This new development did have some large advantages. What it did was to centralize the training of pastors. Their education was standardized and the best teachers were employed to give students the kind of education that they needed. A team of teachers could accomplish so much more for the students than any one, individual pastor could do.

But now there were other changes afoot in America.  During the nineteenth century, the professions—such as law, medicine, engineering, and pharmacy—were getting organized. This development was not complete until the end of this century. By then the universities were beginning to offer specializations in which there was very specific, technical training for the professions. Before this time, training for these occupations had been haphazard. In medicine, for example, a report in 1888 observed that medical training took only a few months and at most only a year. There was no work in the laboratory, no dissection work, and there was no hands-on training. But all of that changed in the new century. The professions organized themselves and upgraded the training required to enter the profession. And all of this coalesced with the modernization of America with its growing urbanization, robust capitalism and emergent technology. This has led to the work world that we know today which is highly technical, highly specialized and highly interconnected. This is the world into which we have to bring the gospel and the knowledge of God.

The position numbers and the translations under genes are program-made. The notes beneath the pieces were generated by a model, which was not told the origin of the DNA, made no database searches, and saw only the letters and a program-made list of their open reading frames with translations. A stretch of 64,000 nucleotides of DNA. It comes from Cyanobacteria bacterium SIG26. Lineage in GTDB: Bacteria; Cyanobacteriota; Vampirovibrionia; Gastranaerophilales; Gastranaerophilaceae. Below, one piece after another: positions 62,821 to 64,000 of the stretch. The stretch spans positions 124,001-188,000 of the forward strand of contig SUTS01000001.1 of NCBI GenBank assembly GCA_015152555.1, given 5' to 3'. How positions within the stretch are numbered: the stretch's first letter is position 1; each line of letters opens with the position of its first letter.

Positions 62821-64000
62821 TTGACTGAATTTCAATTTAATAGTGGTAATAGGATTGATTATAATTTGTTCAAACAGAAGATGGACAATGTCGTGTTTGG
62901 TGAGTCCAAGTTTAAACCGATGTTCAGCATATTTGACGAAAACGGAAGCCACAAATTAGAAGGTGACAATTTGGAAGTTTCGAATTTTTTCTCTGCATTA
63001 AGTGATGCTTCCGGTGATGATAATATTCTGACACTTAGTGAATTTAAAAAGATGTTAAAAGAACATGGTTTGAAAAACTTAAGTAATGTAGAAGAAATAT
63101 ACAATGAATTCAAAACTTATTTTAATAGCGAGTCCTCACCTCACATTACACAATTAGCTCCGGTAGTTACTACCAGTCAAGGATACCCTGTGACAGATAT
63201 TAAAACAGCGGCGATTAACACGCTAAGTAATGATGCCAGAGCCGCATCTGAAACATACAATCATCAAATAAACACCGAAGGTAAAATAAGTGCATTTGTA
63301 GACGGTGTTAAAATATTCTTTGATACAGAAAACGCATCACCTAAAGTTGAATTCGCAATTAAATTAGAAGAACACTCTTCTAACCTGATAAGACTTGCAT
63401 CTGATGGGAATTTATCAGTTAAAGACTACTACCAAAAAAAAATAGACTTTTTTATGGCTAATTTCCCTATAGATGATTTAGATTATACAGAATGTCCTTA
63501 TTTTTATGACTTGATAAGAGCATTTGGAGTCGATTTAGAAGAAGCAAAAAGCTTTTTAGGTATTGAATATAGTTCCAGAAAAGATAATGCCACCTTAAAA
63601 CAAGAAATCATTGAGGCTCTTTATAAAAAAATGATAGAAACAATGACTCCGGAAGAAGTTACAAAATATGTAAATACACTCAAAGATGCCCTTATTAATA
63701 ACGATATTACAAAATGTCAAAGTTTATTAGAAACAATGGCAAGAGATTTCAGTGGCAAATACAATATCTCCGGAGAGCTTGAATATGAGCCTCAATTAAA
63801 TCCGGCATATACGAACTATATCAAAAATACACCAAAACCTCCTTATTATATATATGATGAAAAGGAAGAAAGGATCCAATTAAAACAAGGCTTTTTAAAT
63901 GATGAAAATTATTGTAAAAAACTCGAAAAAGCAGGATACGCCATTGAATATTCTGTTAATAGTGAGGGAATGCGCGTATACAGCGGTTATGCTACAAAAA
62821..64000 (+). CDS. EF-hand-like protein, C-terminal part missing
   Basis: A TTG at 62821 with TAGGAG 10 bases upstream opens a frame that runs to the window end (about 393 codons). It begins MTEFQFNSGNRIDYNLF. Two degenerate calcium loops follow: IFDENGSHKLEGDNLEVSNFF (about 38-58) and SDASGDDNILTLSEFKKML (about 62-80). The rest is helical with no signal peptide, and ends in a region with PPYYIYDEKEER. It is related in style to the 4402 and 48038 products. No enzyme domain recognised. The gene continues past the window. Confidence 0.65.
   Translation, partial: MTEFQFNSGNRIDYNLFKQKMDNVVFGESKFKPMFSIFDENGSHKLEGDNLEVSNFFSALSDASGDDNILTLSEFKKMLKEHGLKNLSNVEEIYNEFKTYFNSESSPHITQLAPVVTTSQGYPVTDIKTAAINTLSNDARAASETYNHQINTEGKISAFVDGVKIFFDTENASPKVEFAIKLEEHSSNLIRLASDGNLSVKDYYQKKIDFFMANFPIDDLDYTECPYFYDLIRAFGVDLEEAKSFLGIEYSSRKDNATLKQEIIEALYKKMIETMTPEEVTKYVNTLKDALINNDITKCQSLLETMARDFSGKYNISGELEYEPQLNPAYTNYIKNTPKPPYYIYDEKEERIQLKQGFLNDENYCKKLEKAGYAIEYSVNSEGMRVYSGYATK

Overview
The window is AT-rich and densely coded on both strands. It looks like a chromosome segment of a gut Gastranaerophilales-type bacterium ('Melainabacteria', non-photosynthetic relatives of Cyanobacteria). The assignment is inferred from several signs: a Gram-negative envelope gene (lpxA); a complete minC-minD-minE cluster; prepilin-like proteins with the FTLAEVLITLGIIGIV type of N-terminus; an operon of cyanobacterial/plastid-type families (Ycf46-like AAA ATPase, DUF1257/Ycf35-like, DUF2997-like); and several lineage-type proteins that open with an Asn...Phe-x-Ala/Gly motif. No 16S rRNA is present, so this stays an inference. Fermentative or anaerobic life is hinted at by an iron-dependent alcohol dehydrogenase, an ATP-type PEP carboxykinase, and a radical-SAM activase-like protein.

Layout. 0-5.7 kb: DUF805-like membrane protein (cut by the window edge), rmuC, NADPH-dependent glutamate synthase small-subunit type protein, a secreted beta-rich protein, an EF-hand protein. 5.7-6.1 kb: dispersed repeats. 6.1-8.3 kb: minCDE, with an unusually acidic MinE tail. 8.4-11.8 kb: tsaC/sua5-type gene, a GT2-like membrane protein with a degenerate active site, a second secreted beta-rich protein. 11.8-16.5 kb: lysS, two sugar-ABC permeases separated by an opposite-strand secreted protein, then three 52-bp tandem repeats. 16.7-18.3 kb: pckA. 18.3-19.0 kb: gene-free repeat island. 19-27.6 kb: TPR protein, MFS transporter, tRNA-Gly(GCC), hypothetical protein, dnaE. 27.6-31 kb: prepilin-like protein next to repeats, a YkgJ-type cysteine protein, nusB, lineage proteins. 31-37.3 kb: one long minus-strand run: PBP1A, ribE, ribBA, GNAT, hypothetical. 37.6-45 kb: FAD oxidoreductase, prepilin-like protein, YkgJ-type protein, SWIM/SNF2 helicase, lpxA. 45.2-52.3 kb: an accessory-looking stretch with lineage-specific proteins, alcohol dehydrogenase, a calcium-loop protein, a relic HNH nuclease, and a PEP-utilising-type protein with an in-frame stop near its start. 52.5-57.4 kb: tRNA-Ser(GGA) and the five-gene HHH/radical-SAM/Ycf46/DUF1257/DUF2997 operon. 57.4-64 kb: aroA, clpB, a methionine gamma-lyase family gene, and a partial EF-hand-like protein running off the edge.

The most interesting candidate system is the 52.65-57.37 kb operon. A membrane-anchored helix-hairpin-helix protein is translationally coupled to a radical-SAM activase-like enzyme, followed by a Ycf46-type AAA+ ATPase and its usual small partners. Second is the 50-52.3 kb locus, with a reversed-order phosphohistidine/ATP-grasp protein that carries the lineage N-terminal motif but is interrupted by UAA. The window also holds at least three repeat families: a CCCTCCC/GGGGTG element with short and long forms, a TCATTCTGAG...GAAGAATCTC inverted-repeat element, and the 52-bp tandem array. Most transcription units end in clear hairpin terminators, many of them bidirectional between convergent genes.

Training for What?

But how are we to do this? For what are we to train? The days when there was a broad consensus as to what the Church is, what ministry is and how to prepare people for that ministry are long gone. Nevertheless, it is these connections that we really need to understand well, despite today’s confusion, if we are to decide wisely about the kind of training we need. If the pastor’s role is simply to lead worship, organize activities, give advice to those who ask and generally to provide uplift to people at the week’s end, then there are probably many equally effective ways to get prepared. Those in business have probably already learned some of these skills and so that might be as good a preparation as any for the ministry. Others in the various helping professions, such as psychology and social work, might likewise be able to slip into a pastoral role with little further training if this is all that being a pastor entails.